Fairytale | Skaska (2022) Locarno Film Festival 2022

August 6th, 2022
Author: Meredith Taylor



Dir.: Alexandr Sokurov; Cast: Igor Gromov, Vakhtang Kuchava, Lothar Deeg, Tim Ettelt, Fabio Mastrangelo, Alexander Sagabashi, Muchael Gibson, Pascal Slivansky; Russia/Belgium 2022, 78 min.

“You strangled Satan, passion bearer, with the godly strings of your suffering” M22 K, 4-4

Russian writer/director Alexandr Sokurov has been a thorn in the side of the Stalinist authorities throughout his film career that started in the early 1970s and is still raging on with this latest opus, a compelling curio competing in the main competition at this year’s 75th celebration of Locarno International Film festival. Fairy Tale was originally due to be shown at Cannes in May 2022 after ducking the boycott on Russian directors, but Sokurov later changed his mind. Apparently the organisers “could not handle a feature uncommon in the world”, which is “far more complicated than some festivals need”. Sokurov also is quoted as saying: “the organisers in Cannes are afraid to show such things”. Others claim the master was miffed that A Bird Searches for a Cage (directed by his protégé Malika Musaeva) had not made it into this year’s competition on the French Riviera.

Fairy Tale opens with a New Testament quote: “You strangled Satan, passion bearer, with the godly strings of your suffering”. What follows is as enigmatic as it is opaque. Against a black & white backcloth, specially designed by Sokurov, animated figures of Churchill (Sagabashi, Gibson), Hitler (Deeg, Ettelt), Mussolini (Mastrangelo) and Stalin (Kuchava) meander along in a landscape – which could be hell or heaven – the Supreme Force (Gromov) directing proceedings to a certain degree, whilst Napoleon Bonaparte (Slivansky) makes a guest appearance.

Some of these world leaders seem preoccupied with the scent of their peers; Hitler, sniffing Stalin, asks “Are you a Caucasian Jew?” Hitler goes on grumbling, “even here, in paradise, they pummel Germans”. Napoleon makes an appearance, and Hitler tries to deceive the assemble, claiming he had conquered Moscow and lived in the Kremlin. Churchill is convinced “Mussolini is sort of an oddball”. Later we will see the Duce’s body, along with that of his lover Clara Petacci, in rather gruesome circumstances. Hitler is angry with himself: “Why did I not burn down Paris?”. He also reflects on his possible marriage to Wagner’s niece. Churchill meanwhile talks of resistance, we see the image of a Lamborghini. Stalin advises Hitler, “you should join the Bolsheviks, we will knock some sense in you.” Hitler then grows sentimental “I love you all”. Churchill remarks “You can Google me”. Churchill is also happy “that he talked to God alone”.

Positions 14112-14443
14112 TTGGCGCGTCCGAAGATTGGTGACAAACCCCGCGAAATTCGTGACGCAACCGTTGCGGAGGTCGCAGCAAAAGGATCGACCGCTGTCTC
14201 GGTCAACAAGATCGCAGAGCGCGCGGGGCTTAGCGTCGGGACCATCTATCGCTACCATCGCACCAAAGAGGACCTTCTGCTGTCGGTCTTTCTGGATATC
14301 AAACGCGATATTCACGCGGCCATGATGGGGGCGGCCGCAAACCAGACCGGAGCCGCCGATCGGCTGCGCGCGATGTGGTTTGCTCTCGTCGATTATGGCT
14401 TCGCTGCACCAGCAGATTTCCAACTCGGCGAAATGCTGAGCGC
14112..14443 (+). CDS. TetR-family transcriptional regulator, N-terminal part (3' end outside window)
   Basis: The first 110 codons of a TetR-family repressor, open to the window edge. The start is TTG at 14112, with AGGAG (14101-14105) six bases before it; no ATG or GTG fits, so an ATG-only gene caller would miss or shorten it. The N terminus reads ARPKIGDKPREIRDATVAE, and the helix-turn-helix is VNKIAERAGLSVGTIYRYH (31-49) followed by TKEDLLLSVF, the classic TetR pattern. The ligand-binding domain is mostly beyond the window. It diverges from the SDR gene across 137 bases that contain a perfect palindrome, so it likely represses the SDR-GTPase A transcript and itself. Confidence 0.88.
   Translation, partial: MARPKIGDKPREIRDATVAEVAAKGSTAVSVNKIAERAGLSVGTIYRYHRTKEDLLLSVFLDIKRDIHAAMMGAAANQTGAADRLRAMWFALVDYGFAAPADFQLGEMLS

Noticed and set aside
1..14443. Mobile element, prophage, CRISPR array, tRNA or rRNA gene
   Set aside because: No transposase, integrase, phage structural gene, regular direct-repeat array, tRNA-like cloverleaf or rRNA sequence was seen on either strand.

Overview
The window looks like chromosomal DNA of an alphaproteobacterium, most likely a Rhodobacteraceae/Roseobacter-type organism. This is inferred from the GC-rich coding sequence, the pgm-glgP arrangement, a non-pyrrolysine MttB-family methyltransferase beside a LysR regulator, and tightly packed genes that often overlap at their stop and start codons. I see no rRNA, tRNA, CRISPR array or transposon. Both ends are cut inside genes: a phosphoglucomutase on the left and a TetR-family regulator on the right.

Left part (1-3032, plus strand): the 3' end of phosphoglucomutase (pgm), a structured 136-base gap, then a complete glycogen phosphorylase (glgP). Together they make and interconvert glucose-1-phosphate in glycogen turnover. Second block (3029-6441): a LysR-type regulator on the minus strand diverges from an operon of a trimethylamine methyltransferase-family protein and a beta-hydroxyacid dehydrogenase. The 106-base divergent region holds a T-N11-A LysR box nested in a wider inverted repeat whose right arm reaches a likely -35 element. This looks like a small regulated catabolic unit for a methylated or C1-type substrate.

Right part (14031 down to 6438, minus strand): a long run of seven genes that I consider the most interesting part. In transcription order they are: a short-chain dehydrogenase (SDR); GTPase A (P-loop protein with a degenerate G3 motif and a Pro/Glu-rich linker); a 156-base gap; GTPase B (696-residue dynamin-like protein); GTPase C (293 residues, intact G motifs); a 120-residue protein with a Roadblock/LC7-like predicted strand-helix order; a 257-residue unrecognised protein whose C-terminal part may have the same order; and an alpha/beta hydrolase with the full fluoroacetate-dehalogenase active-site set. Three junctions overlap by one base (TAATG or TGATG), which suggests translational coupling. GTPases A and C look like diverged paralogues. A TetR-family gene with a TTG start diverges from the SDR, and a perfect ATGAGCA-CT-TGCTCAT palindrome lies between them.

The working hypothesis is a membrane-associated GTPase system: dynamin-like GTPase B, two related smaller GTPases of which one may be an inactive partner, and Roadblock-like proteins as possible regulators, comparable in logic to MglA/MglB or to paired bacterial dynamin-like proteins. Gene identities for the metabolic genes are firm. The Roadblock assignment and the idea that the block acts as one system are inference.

In a colour sequence we witness the masses passing the Moscow grandstands at the fabled First of May parade, set to the tones of Strauss. Churchill again meets God and tells him “I will try. They should all be coming soon”. Mussolini wails: “Where is my Clara?”. Hitler quails in his boots when Jesus reappears. Churchill tells Hitler to forget about Wagner’s niece, “Eva is still better”. Hitler promised everyone that the best is still to come, claiming he didn’t make a bad start (!). Stalin sees lilacs everywhere, but Churchill rebukes him “Communists are blind and deaf.” Churchill has another pop at Stalin: “You did not go to your mother’s funeral”. Stalin meekly responds: “I was away”.

Following Moloch, Taurus and The Sun, biopics of Lenin, Hitler and Hirohito and his 2015 feature Francofonia , Sokurov applies the same individual treatment for the leaders of WWII. They are reduced to ordinary citizens, complaining and trying to be correct their misjudgments in hindsight. But there is nothing heroic about any of them, on the contrary, they are petty and vengeful. Reduced to an everyman status, they have lost all the grandeur of their historical status. Now they are ready to be put out to grass.

The production design is awesome, eclipsing even Sokurov’s Faust, black & white somehow adding to the film’s phantasmagorical allure, the elusive characters fusing with the fog, like ghosts reduced to deceptive legends, their heroic personas diminished by the mists of time. Fairy Tale takes no prisoners: there is no middle-ground, and Sokoruv is a brilliant provocateur – his inventiveness never fails to beguiled and bewilder. AS




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